A San Jose, California, family provided both brains and brawn to transform their backyard from a kids' hangout into a dream garden.
Here, a generous patio is also an outdoor dining room, where curving beds frame the space and offer soothing views from every angle.
Grass and a tree with a tire swing were fine for active, growing kids. Once the youngsters reached college age, though, the family decided it was time for change.
Within a few months, the garden became an oasis. The flagstone-ringed pond was a father-son collaboration: Dad designed; son and friends assisted with the installation. One of the daughters drew up the final garden plan.
One of the daughters -- now studying landscape architecture in college -- drew the final landscape plan, which divides the 2,900-square-foot yard into a series of garden rooms. The family also hired a landscape architect to guide the process.
Any successful makeover starts with a good evaluation of the site. Analyze what's already there, including trees, shrubs, and paving. Determine what to save and what to remove.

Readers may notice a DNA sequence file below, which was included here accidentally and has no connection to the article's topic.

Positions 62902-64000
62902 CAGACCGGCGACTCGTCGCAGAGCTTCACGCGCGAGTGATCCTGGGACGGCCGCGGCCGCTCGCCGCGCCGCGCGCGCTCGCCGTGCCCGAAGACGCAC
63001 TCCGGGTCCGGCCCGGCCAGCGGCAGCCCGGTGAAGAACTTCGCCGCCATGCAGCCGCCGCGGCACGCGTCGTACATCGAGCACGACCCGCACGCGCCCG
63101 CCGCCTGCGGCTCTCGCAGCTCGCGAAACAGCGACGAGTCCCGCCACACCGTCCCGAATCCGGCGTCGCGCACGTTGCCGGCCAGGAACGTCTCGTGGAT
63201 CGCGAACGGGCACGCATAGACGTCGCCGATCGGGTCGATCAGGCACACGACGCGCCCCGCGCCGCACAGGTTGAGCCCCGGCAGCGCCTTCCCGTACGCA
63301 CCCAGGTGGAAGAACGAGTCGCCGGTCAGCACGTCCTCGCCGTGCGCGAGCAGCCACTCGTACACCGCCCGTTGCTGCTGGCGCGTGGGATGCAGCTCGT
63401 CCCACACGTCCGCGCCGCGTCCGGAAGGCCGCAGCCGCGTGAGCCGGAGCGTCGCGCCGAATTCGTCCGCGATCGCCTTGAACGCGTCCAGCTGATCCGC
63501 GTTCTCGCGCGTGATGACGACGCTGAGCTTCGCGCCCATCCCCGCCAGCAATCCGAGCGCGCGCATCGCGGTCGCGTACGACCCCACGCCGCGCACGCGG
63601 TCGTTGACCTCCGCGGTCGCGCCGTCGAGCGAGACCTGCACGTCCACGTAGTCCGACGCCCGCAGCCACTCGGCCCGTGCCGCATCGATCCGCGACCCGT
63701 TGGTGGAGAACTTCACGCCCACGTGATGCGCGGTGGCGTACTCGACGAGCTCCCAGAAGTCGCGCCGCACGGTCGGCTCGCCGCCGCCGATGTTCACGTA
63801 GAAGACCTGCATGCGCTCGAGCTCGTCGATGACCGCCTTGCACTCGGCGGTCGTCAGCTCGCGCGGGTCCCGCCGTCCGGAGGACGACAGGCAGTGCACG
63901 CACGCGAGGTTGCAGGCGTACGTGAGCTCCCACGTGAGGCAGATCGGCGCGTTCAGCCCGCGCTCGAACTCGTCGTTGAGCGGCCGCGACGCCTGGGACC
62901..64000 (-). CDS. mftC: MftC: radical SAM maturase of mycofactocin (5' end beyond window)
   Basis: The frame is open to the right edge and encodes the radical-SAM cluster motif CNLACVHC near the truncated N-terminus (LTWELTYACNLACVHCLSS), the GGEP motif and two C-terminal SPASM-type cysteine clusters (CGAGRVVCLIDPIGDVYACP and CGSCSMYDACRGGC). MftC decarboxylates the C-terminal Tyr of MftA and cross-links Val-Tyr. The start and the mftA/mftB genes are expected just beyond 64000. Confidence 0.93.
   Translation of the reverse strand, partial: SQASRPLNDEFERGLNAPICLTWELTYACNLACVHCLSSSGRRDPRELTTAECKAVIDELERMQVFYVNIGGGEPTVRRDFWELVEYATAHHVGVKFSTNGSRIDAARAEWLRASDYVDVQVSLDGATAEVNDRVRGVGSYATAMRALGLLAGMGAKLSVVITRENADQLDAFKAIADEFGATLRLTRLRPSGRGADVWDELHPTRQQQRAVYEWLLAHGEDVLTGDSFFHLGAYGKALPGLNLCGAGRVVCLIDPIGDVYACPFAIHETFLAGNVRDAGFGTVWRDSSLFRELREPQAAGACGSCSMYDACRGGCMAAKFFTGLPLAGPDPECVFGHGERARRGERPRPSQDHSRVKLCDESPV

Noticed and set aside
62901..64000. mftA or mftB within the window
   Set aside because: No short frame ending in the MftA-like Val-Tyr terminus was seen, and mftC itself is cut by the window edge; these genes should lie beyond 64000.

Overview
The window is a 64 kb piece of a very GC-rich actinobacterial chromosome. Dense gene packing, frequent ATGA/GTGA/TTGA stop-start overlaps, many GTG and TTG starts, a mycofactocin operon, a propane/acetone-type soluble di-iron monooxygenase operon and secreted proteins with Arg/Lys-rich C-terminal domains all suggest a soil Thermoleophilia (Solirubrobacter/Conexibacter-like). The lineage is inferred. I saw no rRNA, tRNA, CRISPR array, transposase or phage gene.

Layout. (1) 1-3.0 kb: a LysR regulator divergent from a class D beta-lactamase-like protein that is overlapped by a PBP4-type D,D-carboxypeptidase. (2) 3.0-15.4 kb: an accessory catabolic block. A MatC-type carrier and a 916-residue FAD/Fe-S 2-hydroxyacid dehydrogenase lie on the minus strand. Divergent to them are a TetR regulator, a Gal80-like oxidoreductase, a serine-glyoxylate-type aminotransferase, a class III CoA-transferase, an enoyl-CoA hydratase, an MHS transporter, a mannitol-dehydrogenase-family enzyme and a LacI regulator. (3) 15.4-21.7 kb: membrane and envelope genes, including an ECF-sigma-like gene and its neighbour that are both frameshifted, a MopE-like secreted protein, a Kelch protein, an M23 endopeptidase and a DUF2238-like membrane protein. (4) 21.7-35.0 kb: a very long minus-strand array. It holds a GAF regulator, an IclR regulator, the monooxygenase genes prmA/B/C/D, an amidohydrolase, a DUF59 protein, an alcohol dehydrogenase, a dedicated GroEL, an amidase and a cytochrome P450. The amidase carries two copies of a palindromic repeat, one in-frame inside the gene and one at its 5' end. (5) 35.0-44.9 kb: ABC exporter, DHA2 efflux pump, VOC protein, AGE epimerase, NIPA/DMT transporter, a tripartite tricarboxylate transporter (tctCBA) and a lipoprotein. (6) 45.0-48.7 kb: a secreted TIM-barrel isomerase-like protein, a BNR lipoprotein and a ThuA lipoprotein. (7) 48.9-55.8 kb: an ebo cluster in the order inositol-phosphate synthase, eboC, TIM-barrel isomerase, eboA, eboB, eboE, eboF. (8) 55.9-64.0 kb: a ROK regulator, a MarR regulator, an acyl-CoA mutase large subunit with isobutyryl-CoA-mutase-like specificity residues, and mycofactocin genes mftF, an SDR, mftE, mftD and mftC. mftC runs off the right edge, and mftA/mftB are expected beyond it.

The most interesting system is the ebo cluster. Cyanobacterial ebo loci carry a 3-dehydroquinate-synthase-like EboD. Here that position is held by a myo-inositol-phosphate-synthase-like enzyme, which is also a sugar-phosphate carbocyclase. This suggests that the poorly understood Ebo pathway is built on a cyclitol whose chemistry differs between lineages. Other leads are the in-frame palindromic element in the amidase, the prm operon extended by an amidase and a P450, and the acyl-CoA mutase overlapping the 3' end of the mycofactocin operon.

In this case, the family stripped the plain side yard bare before turning it into an elegant walkway.
A society garlic border and a fresh pathway add elegance to this newly defined small space.
For style on a budget, the family opted for raised planters covered in stone veneer (Drystack Ledgestone in caramel from Cultured Stone, 1-800-255-1727).
An affordable alternative to rock, the veneer has the rustic, multi-toned look of the real thing but is manufactured from Portland cement and bits of stone.
Decorative and functional, a dry-laid flagstone path is bordered by ferns and red-flowered Cuphea ignea. A thick layer of mulch keeps soil moist.
For greatest impact, the family planted in layers: short plants and trailers in front, tall plants in back. The colorful, low-care plants include artemisia, penstemon, rosemary, and salvia, with a Japanese maple as an accent.
Blue and green foliage around the pond enhance its serenity.
Clockwise from bottom right: Lime asparagus fern, pale variegated grass, blue fescue, and yellow Japanese forest grass are texturally diverse yet not overwhelming.
Flowing water is an important element of any pond; not only does the sound mask street noise, but it also keeps a pond from becoming a breeding ground for mosquitos.
This waterfall is fringed with lime green Houttuynia cordata.